Case study; continued On July 25 th 2010 was the AU Summit in Kampala, Uganda A group of 100 youth had met on 19 th prior to the AU Summit to discuss issues they would present for appropriate action by the Heads of States who would attend the Summit 3 days of meeting they presented maternal, infant and child health, which were also the main focus of the AU Summit
They also tackled such topics as gender-based violence and the role of poverty in child mortality Promoting youth participation; The AYF urged the governments to; integrate, scale up and regularly update life skills and sexual reproductive health education in school curricula as well as out of school programmes in line with article 16 of the African Youth Charter; invest in capacity development of peer educators and youth volunteers; and to fund youth-led initiatives and youth centers to promote participation in life skills
and Sexual Reproductive Health research, advocacy, training and monitoring. The UNICEF regional director of E and S Africa, Elhadj As Sy and UNICEF Googwill Ambassador Mia Farrow both said “be the change you wish to see in this world. you can do it. The youth is the majority. The world will belong to you.” The youth elected two representatives who read the key points from their meeting to the AU Summit ceremony of Heads of States of 25 th July.
THE AFRICAN YOUTH CHARTER The first legal framework in favor of youth development The formation of AYC followed a proposal by the African Heads of States in their meeting ‘The African Union Strategic Planning 2004/2007’, Following the need to ensure that youth issues are embedded in a legal framework and taken seriously with the deserved attention and care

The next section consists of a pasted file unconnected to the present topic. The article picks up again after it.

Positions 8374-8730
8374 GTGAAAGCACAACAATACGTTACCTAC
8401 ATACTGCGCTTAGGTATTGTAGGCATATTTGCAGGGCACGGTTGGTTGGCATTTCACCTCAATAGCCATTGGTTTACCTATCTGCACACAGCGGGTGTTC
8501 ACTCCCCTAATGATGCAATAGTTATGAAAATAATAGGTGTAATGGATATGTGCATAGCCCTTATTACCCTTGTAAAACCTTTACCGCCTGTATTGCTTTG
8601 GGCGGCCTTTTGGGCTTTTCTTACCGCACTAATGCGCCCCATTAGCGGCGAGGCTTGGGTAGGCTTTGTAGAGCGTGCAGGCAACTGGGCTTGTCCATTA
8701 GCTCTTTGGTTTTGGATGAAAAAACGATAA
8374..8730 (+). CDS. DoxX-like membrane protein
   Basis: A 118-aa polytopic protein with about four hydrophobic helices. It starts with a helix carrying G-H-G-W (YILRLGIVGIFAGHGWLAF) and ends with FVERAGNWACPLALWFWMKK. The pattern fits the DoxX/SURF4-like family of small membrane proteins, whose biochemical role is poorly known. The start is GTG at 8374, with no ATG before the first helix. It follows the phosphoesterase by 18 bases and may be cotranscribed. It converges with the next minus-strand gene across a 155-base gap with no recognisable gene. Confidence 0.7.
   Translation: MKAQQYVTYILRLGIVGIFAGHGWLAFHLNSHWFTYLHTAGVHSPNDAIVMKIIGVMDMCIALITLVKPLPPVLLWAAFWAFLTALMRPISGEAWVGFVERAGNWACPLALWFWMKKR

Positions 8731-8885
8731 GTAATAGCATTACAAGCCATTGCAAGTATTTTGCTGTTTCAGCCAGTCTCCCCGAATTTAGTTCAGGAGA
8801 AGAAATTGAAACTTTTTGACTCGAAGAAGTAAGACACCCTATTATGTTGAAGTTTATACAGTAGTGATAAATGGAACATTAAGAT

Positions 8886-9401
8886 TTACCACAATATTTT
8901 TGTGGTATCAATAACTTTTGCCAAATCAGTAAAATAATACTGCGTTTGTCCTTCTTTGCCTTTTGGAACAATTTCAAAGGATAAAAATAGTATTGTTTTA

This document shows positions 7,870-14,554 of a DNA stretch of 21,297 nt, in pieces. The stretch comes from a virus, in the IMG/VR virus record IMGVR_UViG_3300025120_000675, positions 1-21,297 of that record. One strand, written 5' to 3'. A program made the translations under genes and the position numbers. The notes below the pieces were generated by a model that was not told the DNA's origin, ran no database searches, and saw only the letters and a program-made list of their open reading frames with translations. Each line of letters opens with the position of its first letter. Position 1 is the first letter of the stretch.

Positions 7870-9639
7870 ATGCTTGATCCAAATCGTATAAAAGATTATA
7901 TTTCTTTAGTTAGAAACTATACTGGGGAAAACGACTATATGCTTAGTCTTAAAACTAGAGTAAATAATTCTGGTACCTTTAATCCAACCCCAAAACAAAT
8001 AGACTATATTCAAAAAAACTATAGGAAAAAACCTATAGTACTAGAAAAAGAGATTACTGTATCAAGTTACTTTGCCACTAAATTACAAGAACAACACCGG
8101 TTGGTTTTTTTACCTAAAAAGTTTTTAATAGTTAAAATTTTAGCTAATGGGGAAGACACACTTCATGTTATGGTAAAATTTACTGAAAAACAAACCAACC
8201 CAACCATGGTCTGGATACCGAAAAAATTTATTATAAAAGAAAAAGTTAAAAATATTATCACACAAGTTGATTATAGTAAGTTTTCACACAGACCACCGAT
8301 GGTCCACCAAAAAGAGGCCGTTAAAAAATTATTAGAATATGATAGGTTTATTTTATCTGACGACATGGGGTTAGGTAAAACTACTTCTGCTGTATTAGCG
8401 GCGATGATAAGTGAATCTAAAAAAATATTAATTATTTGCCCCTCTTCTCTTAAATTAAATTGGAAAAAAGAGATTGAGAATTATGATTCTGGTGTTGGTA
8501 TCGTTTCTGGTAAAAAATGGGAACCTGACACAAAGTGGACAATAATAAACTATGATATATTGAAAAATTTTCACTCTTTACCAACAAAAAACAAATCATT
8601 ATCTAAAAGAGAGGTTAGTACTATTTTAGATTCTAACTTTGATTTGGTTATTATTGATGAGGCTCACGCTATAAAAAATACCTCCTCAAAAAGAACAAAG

ROLES Facilitates the institutionalization of youth participation in political debates, decision making and development processes at national, regional and continental levels; on a regular and legal basis for positive and constructive contribution Contributes to the strengthening of capacity building programmes for young leaders in Africa
It opens the possibility of dialogue and more opportunity for exchange on youth development issues and facilities relevant for improvement through education, training and skills development MISSION The AYC, and thus its mission are established and taken care of by the UNESCO (UN Educational, Scientific and Cultural Organization)
“To advance knowledge, standards and intellectual cooperation in order to facilitate social transformations conducive to the universal values of justice, freedom and human dignity” UNESCO addresses five major areas: International migration and multiculturalism Urban development Physical education and sport Ant-doping, and youth
LIFE SKILLS Communication(interpersonal & listening) Negotiation and assertion Problem solving and decision making Anger and stress control Literacy Numeracy Needed in their basic levels.
Education is the most vital tool that can be used to change the world It begins with you Exemplary lives Et cetera
media/panorama/article.html?ContentID=1087 UNICEF, UNESCO, AU…. THANK YOU JOEL OGWANG DEPT OF AGRICULTURE 2012/2013.